A horse stomped its foot and swished its tail to chase away annoying insects. The cow mooed, uncomfortable in its wait to be milked. JD blinked his eyes, trying to dislodge the crud that wanted to glue them shut. A fly hummed close to his ear before setting down on his forehead, the tiny, barbed feet tickling his skin. He raised his hand to swat the annoyance away but stopped as his pain-racked body protested.

What happened? Was there anything that didn’t hurt? Above his head, cobwebs hung from the ceiling, thick with the dust normal in a barn. His tongue stuck to the roof of his mouth. More flies buzzed in his ears and he felt something run down the side of his face. It pooled in the ear’s opening. His breath came in short pants as he attempted to sit up on the makeshift bed.

“JD.” The vision of a goddess floated toward him and he felt strong arms help him rise. His eyes scrunched shut tight, fighting the building nausea by trying to swallow. A dull roar filled his head and shivers racked his body.

“Here.” A tin cup touched his lips and he greedily drank from it. Taking a chance on not passing out, he tentatively opened his eyes, trying to focus on the object in front of him. What was it? Where was he? Why did he hurt so badly? The questions assaulted him faster than the answers formed.

A wet rag was wiped across his face and he smiled at its comfort. “Are you feeling better?” Casey asked, worry lines evident on her forehead.

“Yeah, only I wish this wasn’t a dream. I see you, in my dreams, Casey.” JD slurred, shutting his eyes and imagining her again.

“JD, this isn’t a dream. You’re hurt. Here, you’d better drink some more water.” She guided the cup to his mouth while he kept an eye on her face.

“Why do you look sad? You should be happy, always happy,” his speech sounded like he was drunk.

JD leaned against the wall, too tired to move. Casey left the cup beside him after telling him to drink more. She needed to milk the cow and get back to the house to tend to her own child. He could hear the swish, swish, swish as the milk squirted into the pail. His mind tried to remember why he was in Nettie’s barn with Casey. What was wrong with him? One name rose through the confusion and he suddenly exclaimed, “VIN! I gotta find Vin!”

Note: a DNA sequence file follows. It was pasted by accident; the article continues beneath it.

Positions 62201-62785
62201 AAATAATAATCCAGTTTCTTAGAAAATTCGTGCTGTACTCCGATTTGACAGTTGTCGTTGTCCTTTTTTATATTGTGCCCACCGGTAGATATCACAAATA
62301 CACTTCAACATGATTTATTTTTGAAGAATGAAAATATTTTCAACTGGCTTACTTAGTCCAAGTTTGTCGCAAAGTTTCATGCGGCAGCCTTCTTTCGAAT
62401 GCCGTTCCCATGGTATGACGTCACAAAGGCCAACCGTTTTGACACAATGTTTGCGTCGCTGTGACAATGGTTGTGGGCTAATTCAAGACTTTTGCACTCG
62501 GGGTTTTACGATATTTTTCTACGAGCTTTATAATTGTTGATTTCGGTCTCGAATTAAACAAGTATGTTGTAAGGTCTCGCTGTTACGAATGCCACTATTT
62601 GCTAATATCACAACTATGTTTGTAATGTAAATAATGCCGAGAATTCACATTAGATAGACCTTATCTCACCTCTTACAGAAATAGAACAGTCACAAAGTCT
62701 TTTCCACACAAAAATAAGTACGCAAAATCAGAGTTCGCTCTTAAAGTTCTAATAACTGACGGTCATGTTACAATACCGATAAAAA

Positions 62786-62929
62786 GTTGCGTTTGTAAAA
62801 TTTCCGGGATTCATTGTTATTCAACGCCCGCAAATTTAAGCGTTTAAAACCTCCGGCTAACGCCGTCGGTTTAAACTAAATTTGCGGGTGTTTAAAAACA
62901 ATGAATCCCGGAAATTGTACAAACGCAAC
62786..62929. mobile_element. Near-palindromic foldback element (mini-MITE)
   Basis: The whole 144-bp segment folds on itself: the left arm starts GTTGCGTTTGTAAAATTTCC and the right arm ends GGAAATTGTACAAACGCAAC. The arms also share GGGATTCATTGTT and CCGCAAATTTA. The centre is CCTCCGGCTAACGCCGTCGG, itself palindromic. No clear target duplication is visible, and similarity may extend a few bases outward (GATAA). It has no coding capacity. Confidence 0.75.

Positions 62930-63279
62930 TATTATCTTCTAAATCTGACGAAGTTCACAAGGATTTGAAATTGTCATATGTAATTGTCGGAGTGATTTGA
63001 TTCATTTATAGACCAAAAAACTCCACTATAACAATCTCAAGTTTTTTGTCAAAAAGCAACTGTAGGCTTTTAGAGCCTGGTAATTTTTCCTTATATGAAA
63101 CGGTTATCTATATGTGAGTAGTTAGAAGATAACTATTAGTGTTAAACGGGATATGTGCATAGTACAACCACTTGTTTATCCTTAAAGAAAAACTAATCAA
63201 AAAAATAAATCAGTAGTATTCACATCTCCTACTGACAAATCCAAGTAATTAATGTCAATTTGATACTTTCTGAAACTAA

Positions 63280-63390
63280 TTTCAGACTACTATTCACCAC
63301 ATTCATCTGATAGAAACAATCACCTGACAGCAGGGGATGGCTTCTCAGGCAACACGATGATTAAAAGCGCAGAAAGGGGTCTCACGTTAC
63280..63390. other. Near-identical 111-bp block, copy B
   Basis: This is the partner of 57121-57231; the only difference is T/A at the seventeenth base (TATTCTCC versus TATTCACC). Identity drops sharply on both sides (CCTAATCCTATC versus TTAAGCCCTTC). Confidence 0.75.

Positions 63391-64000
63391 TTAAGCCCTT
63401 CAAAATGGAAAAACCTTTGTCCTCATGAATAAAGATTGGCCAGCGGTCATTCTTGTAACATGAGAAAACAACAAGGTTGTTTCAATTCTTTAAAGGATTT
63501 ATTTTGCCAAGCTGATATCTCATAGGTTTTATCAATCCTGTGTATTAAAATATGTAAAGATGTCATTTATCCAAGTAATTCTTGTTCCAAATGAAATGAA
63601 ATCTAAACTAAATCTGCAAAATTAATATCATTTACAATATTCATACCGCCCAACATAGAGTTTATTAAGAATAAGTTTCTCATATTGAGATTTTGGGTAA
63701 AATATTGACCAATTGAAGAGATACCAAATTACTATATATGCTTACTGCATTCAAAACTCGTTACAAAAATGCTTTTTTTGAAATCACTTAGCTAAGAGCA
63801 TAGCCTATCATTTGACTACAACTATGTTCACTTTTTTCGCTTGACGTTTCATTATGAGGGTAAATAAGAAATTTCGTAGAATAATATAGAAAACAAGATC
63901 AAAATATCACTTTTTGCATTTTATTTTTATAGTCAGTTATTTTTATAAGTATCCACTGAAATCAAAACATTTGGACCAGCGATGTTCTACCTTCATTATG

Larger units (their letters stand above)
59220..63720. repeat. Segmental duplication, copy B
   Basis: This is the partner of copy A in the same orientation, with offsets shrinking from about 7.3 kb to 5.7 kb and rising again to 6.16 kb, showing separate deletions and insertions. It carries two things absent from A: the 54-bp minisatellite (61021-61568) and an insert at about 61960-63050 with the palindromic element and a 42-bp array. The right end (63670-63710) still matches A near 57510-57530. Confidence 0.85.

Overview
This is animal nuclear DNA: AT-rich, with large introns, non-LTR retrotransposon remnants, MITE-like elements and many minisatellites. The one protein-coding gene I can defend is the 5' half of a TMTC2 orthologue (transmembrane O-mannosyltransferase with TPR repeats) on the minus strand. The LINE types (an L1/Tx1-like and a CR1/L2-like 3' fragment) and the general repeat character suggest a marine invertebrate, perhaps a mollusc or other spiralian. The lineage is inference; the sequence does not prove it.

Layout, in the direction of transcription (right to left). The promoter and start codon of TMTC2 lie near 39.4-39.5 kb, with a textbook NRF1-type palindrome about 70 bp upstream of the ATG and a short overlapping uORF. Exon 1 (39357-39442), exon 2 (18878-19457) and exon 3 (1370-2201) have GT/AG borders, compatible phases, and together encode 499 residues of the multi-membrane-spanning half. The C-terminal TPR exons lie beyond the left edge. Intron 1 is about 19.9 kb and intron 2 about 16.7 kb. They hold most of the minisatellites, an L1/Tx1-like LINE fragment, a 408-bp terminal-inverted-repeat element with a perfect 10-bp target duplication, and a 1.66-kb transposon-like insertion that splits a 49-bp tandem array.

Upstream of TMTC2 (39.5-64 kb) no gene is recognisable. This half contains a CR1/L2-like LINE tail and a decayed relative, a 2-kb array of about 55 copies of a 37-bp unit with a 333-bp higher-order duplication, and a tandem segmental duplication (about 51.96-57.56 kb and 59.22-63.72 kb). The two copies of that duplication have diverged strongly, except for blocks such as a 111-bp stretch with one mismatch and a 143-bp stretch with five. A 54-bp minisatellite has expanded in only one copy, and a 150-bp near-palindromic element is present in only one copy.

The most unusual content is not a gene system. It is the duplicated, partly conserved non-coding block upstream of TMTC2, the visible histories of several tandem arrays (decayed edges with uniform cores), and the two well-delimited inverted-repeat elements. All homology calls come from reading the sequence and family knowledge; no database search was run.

Casey set the full pail of milk by the barn door and sat beside him, grabbing his good arm. “Why JD? Why did you want to kill him? Why?”

“What?” He was baffled. “I didn’t kill him. Did I? No, I had the papers for him.”

Casey stood abruptly, “Taking him back to Texas is the same a killing him here! He’s your friend, more man than you’ll ever be!” She grabbed the pail and left the barn, leaving a very sick and confused man alone.

Now Casey was mad at him. She was so complicated. What had he done? He should go talk to her, explain how he’d presented the evidence to the judge, won Vin’s freedom. He didn’t want to take Tanner back to Texas in custody; he wanted to tell his friend he’d gotten him exonerated!


Nathan checked the bandage one more time, wanting to be sure he hadn’t left any debris in the wound. Josiah’s hair was stiff with dried blood but his face had been washed. He smiled silly, still amazed at the miracles of God. An angel’s hand guided him across the street to safety when the buildings exploded with him half way out of the window. Was it destiny? Providence? Coincidence? Devine Intervention?

“You sit still. I’m going to see if’n others need help.” Nathan washed his hands and dried them on a rag before moving onto another man who’d been burned on his arm.

Dr. Quinn stood on his porch, ready to treat the injured but most of the town’s residents were willing to wait for Nathan or Mrs. Kennedy’s assistance at the scene of the fire than to trouble him. Why would they rather have the healer’s help than come to his office? Should he insist that they come to him for true medical help? What did the other man offer that the people preferred?

Vin, ignoring the looks from Chris, continued to help people clean up debris after the fire. The town was lucky the fire didn’t spread beyond the destruction of the two businesses. Residents extinguished the smaller fires quickly before the embers destroyed property.

Standing near what had been the back door of the hardware store, Larabee studied the scene. Something wasn’t right. He’d visited with Watson more than once in his store and never smelled leaking fuel. The man stored the barrels outside where they were least likely to cause spontaneous combustion. This was no accident; this was a deliberately set fire, intended to cause damage. Had the arsonist intended to murder as well?

“Virgil, come here. What was in the back, by this window?”

The storeowner, still soot-covered, answered, his voice raspy. “Tools, fencing. Nothing flammable.”

“You had any problems lately? Anyone who might want to cause you trouble?” Chris scanned the crowd.

“No, well, not really. Unless.” The normally talkative shopkeeper shut his mouth.

Before Chris could question him further, Sheriff Coffee, followed by Deputy Gordan, pushed their way to the middle of the group. “Break it up, break it up. Larabee. What are you still doing here? Thought you’d be gone by now.”

“Sheriff,” Chris started.

“Get out my town.” The lawman turned toward Watson. “Sorry about your loss, but you need to get this cleaned up immediately. Whole town might have burned down by your carelessness. Now we got an eyesore for any folks that trade here. Bad for business.” Just as abruptly as he’d barged into the conversation, he left, headed toward Joseph Carter.

Virgil and his friends stared at the departing figures. What? They thought he’d set the fire intentionally?

Part 4